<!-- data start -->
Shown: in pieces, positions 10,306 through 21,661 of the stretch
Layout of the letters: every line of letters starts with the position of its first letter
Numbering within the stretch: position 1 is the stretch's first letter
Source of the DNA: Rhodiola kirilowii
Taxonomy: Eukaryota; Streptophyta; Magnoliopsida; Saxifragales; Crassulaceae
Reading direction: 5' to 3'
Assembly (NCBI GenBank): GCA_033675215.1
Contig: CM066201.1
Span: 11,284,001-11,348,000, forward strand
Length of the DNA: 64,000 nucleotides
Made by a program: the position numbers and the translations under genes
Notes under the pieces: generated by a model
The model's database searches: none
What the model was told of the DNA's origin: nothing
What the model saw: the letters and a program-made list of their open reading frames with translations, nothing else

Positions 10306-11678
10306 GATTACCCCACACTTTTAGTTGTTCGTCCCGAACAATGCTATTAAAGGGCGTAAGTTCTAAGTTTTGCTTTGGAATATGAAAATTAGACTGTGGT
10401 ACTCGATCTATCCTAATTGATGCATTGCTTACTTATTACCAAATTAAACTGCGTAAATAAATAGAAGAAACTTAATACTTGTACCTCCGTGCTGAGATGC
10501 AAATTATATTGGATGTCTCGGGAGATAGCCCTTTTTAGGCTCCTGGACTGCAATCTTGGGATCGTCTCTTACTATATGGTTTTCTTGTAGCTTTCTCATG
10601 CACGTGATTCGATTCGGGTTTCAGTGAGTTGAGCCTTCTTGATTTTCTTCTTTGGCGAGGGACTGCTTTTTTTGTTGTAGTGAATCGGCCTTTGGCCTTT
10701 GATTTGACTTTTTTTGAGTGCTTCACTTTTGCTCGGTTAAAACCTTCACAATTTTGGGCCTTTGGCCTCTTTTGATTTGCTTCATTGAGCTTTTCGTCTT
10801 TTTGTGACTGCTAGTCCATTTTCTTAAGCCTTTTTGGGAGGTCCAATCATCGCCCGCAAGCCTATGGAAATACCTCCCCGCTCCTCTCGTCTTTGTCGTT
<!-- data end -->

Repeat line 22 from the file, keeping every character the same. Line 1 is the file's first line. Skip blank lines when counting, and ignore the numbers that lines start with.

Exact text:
10801 TTTGTGACTGCTAGTCCATTTTCTTAAGCCTTTTTGGGAGGTCCAATCATCGCCCGCAAGCCTATGGAAATACCTCCCCGCTCCTCTCGTCTTTGTCGTT